Maserati91 wrote:In the most part yes, but if you take an example like boies schiller and flexner, he created it a 237 attorney fir with 10 offices in 14 years.. but he did have a amazing reputation and client base beforehand while in BigLaw
Maserati91 wrote:Person: "GL with that, you know how many people fail.. you have to be extremelyyy lucky"
Me: "I know but I'm gonna work really hard, besides there are plenty of people that did it"
Do you think that you are the only person whose goal is to become an extremely successful lawyer? Or that you're the first person that thought of "work[ing] really hard
"? Or that no one has thought of "running a law firm like a business
" until you? (Clearly you do, since you started this thread) It's not like everyone who goes into the profession sets mediocre goals and expectations for themselves and half-asses their job. A lot of people work their balls off but never make it into Biglaw, or even a T14 school.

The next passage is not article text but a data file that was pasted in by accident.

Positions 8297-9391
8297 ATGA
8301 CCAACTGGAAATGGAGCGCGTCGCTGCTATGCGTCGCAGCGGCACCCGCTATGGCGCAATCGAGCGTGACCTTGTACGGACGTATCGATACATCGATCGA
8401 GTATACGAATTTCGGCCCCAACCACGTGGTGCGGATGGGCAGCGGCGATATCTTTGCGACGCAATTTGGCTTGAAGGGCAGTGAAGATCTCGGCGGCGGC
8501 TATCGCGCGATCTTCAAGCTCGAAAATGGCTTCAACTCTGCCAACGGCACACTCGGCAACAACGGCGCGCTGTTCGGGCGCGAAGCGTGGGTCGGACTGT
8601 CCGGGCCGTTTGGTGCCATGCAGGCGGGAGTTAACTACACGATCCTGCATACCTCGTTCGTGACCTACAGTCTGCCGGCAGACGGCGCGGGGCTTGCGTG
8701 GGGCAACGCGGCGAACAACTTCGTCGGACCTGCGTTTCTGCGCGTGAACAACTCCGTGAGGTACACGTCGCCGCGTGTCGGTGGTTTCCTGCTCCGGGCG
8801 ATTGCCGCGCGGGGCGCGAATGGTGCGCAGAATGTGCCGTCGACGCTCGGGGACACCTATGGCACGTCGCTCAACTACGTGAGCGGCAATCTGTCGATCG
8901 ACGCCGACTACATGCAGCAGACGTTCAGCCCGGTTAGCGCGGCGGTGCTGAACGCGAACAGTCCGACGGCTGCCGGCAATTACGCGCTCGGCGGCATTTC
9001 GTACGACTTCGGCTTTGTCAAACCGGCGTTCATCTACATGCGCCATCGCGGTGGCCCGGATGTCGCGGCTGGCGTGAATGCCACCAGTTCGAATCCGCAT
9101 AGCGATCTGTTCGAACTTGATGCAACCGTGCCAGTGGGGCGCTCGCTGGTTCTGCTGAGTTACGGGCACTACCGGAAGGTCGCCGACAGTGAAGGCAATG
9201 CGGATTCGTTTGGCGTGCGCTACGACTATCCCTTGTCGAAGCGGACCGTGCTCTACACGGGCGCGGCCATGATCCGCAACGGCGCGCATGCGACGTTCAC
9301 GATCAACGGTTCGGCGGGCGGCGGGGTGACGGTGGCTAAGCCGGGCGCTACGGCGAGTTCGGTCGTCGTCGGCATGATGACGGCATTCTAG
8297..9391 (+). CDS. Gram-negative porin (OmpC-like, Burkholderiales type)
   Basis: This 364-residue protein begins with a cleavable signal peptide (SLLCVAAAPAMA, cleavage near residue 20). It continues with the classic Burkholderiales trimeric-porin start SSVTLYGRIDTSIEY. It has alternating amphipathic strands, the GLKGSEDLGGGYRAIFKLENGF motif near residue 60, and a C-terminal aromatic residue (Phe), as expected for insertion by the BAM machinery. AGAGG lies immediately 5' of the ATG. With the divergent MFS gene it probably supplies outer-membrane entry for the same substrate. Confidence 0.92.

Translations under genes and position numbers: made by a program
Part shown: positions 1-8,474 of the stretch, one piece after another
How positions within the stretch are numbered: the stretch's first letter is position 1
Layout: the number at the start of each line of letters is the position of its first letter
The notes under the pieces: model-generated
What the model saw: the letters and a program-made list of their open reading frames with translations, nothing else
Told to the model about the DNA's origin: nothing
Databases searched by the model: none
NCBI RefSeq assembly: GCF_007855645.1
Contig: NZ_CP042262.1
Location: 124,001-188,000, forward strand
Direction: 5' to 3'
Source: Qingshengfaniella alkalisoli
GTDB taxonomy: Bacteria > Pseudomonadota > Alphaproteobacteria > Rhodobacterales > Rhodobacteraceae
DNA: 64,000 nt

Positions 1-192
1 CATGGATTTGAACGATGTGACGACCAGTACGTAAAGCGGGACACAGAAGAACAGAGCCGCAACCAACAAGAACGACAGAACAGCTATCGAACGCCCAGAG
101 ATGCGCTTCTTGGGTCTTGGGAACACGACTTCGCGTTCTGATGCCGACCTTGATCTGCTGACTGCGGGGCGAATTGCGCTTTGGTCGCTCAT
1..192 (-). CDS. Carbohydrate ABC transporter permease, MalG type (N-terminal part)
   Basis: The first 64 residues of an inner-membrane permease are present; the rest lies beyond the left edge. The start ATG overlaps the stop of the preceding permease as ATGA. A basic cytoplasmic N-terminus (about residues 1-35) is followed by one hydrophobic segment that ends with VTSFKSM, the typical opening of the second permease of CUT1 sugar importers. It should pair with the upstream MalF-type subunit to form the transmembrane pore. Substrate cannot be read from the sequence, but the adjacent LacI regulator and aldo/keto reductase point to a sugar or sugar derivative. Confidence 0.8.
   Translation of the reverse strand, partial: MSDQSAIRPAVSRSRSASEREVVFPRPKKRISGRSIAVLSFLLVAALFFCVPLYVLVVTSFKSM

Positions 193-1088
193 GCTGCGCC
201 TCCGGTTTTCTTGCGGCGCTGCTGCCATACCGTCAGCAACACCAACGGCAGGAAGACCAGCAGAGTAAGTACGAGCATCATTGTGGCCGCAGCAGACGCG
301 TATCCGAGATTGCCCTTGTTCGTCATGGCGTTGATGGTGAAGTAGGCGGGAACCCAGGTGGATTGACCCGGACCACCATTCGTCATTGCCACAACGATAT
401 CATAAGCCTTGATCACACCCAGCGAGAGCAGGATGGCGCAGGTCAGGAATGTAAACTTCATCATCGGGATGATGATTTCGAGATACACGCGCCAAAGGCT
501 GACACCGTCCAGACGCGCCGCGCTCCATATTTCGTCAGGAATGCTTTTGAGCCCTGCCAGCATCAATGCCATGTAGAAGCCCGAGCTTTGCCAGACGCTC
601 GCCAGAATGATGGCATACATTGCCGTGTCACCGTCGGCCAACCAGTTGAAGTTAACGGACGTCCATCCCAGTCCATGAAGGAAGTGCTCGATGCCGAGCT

Let's see, your 3.5 GPA already puts you at a disadvantage in terms of getting into a school that would be able to get you into a firm like Cravath. You'd need to score in the high 170's (99%+) to have a shot at a T6 school. That's roughly a 25-point increase from your diagnostic. Then, if you did get into a T6 school, you'd need to be above median in a class of extremely smart students to even have a chance of getting a summer job at a V100 firm, hoping that they offer you employment upon graduation. Then, you'd need to be good enough to stick around there for 7+ years working brutal hours in an extremely stressful environment and make partner, which less than 10% of associates do. Assuming you had an outstanding reputation and client base, then you could try to leave and start up your own firm.
My point is, you're better off taking all your money to the casino and plopping it on black or red. Your pipe dreams of driving a Lambo to your cushy law firm in the middle of Manhattan making half a million dollars with a bunch of lawyers working underneath you is cute and everything, but I'd rather bet on me winning the Powerball. HTH